Tag Archives | strongest-range

Power Factor Principles + Full Range of Motion

Illustration courtesy of Everkinetics.com

Illustration courtesy of Everkinetics.com

We did a survey this month and asked people what they wanted us to study next.

The suggestion that generated the most enthusiasm – by a wide margin – was to find out what happens when people train with Power Factor principles but use a conventional, full range of motion.

Great question.

We had no idea there was so much curiosity about this.

So here’s what we are doing about it. Link.

 

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Static Contraction and the Texas Tower Sniper

Ever since I began experimenting with more rational and efficient methods of strength training in 1992 I’ve run into people who want to defend the status quo. Basically their defense consists of insisting that any method of training other than what they do and believe must be wrong, otherwise they’d be doing it.

One thing I’ve learned is a certain percentage of people basically refuse to understand anything that challenges their current beliefs and seem to have unlimited time and energy to debate with those of us who see things differently. Consequently, I’ve stopped responding to these folks other than to occasionally reply with very short e-mails that say things like; ‘I never said conventional training won’t work; my point is that Static Contraction Training delivers equal benefits in 2% of the time.’

Today’ post deals with a phenomenon of human psychology and how it sometimes manifests when I talk about strength training using a different method than people are familiar with.

In 1966 a tragedy occurred at the University of Texas at Austin when an armed man spent over 90 minutes shooting people from the top of a 27- story tower. He shot 44 people, killing 13. (He also killed 2 relatives earlier in the day.) Many aspects of the incident have been studied but the phenomenon that interests me most is that several people were shot because they did not heed the warning of the college students who yelled to them to take cover due to a sniper shooting randomly.

Imagine seeing, for over an hour, fellow students gunned down and lying on the ground then seeing a student, completely unaware of the situation, exit a school building and walk into an open area. Then imagine yelling to that person to take cover because of a sniper…only to have the person not believe you…and say so…and then get shot.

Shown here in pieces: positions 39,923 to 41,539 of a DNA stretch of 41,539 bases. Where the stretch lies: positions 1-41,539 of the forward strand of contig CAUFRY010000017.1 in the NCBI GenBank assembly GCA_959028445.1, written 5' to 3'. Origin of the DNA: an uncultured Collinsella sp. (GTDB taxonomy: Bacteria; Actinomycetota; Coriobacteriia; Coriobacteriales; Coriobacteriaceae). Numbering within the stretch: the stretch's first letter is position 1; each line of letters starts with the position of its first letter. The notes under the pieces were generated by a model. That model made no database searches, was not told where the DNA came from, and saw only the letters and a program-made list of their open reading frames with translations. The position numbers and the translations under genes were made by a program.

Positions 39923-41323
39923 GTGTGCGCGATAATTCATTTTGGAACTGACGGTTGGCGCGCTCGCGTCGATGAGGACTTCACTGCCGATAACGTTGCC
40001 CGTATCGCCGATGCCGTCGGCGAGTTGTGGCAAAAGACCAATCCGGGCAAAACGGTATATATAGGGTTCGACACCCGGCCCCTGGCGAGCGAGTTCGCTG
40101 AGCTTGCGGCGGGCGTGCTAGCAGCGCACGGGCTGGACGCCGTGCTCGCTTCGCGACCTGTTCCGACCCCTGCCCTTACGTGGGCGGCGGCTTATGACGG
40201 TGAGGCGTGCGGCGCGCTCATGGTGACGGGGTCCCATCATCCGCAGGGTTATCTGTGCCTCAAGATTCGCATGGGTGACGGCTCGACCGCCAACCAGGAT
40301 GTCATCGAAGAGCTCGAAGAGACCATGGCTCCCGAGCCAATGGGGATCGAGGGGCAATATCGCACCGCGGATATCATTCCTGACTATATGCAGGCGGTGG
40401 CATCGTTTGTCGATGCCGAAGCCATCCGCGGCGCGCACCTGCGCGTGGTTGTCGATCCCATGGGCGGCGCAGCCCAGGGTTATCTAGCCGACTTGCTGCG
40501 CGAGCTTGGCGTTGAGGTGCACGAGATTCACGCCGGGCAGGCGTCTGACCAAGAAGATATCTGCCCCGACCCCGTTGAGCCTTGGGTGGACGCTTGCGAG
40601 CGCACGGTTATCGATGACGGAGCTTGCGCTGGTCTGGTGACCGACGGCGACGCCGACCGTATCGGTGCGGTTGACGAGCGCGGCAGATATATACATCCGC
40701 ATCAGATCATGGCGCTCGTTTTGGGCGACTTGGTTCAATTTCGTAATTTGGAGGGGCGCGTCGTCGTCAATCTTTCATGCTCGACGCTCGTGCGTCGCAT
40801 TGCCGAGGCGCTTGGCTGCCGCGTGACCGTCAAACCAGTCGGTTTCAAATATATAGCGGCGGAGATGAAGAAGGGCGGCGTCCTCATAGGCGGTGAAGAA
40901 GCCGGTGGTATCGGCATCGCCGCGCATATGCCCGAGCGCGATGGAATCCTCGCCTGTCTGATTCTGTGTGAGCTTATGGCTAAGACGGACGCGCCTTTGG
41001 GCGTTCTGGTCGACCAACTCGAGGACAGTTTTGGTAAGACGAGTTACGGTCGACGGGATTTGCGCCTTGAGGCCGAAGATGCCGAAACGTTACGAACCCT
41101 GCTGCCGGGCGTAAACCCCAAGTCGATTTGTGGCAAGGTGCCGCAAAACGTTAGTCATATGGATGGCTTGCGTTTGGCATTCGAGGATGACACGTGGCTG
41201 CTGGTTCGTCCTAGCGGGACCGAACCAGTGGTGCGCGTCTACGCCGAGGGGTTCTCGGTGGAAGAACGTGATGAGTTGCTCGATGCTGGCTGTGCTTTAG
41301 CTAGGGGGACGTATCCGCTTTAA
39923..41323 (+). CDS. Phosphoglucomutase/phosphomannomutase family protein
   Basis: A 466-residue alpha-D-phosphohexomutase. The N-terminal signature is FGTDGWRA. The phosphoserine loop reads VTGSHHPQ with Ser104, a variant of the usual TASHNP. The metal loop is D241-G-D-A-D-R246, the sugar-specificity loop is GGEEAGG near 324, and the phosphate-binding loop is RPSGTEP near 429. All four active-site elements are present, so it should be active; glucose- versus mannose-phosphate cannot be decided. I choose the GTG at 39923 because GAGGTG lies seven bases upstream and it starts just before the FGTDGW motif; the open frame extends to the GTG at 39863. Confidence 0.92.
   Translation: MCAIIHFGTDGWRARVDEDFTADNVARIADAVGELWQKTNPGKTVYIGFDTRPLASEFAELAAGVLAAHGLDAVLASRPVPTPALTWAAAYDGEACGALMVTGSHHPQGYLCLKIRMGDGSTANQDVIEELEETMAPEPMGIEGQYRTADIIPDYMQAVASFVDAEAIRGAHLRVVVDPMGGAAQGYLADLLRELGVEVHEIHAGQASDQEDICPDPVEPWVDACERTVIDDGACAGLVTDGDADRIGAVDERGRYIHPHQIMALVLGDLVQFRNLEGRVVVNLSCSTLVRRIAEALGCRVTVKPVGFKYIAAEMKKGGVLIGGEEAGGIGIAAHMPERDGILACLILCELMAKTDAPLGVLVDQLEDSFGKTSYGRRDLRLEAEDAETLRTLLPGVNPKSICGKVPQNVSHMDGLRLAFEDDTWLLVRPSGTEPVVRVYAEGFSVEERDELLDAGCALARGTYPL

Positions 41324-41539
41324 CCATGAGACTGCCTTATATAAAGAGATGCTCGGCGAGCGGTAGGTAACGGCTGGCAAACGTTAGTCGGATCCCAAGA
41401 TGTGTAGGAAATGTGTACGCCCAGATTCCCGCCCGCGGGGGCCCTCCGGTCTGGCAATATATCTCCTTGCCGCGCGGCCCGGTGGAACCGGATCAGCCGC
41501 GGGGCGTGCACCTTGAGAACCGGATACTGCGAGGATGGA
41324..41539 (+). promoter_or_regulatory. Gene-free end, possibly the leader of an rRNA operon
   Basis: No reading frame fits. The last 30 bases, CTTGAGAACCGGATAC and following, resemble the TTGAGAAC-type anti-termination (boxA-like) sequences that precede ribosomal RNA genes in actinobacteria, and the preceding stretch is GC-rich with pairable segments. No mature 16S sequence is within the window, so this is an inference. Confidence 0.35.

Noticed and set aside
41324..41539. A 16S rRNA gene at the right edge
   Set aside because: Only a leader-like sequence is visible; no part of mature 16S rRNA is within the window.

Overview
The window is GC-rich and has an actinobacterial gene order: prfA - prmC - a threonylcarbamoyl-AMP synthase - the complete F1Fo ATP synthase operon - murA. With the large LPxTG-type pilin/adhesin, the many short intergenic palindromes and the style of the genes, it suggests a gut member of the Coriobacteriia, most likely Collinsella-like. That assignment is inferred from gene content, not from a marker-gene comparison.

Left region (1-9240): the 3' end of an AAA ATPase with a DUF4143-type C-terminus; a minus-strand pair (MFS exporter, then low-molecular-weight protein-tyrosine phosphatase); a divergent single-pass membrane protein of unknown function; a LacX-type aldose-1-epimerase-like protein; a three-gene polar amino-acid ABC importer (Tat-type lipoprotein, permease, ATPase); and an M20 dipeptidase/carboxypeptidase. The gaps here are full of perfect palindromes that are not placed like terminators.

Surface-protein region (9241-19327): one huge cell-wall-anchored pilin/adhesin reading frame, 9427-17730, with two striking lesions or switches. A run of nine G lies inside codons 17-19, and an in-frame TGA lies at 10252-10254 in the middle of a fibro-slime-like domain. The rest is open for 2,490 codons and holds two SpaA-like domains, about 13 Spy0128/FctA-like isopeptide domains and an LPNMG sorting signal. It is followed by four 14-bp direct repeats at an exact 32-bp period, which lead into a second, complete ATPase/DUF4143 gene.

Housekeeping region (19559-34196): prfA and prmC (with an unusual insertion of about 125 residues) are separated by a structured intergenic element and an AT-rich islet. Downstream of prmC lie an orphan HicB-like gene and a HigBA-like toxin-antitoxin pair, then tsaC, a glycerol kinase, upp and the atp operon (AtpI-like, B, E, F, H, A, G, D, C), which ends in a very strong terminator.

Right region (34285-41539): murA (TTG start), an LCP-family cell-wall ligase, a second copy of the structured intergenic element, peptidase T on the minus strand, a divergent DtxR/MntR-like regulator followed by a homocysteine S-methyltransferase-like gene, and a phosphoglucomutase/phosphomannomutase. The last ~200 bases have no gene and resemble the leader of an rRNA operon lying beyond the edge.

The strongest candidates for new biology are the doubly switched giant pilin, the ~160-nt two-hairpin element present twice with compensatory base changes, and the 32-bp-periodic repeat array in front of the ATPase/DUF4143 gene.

Why? What is it about human nature that makes a person so fearful of being tricked by pranksters that he would take such a risk?

It’s easy to understand if people were yelling to take cover from students throwing water balloons that anyone might take a few moments to assess the real danger before diving behind a barrier. But when people are screaming about a deadly sniper, why would anyone value his ego over his life? Yet it happens.

This is a very extreme example of how far this ego vs. rationality phenomenon can go. But I see the same thing happen when I sell my e-book. In essence, I tell people ‘There is a better way to train if your time is valuable to you.’ (Note: If you are happy to spend 100 hours exercising in order to get the benefits of 2 hours of exercise, that is your subjective choice and you are fully entitled to it. Most people, though, want 100 hours of benefit for 100 hours of effort.)

The absolute giveaway of ego vs. rationality occurred when guys bought my e-book then requested a refund 20 minutes later. Basically, this tells me that he didn’t even read the entire e-book, certainly didn’t give it much serious thought and didn’t perform any workouts whatsoever. These are the guys who write to tell me ‘SCT won’t work. You’re full of crap. You’re trying to rip me off.’ Then they fill every blog, forum and chat group they belong to with their ‘analysis’ of SCT and their scientific conclusion that ‘it can’t work.’

Their ego…their fear of being tricked…is greater than their rationality.

Don’t misunderstand me. I love skepticism and skeptics. But real skepticism does not involve instant conclusions of right and wrong. It involves a thoughtful analysis. In that way, skeptics are my best customers. Because they test what I’m saying to see if it is true and if it works as I say it does. So at the very least the true skeptic goes to the gym and sets up a strong range bench press to see if he can lift more weight. Then he discovers (on average) than instead of hoisting 175 for full range reps, he can hoist 325 and hold it statically for 5 seconds. And he notes how that feels. Then he sets up a strong range leg press and discovers (on average) that instead of pressing 400 pounds he can press 1,000 and hold that statically for 5 seconds or so. And he notes how that feels. When he returns to the gym in a few days and can better both of those weights he has his own evidence that what I am saying really does work.

Honestly, folks, there is just no way on earth that lifting heavier weights than you ever have before cannot build more muscle for you. In a healthy person, it just can not happen because that is not how the human body works.

Yet, a small percentage of people will refuse to believe it. Just like some people refused to believe there was a sniper. I urge you to be a skeptic and test what I say.

Train with your  brain.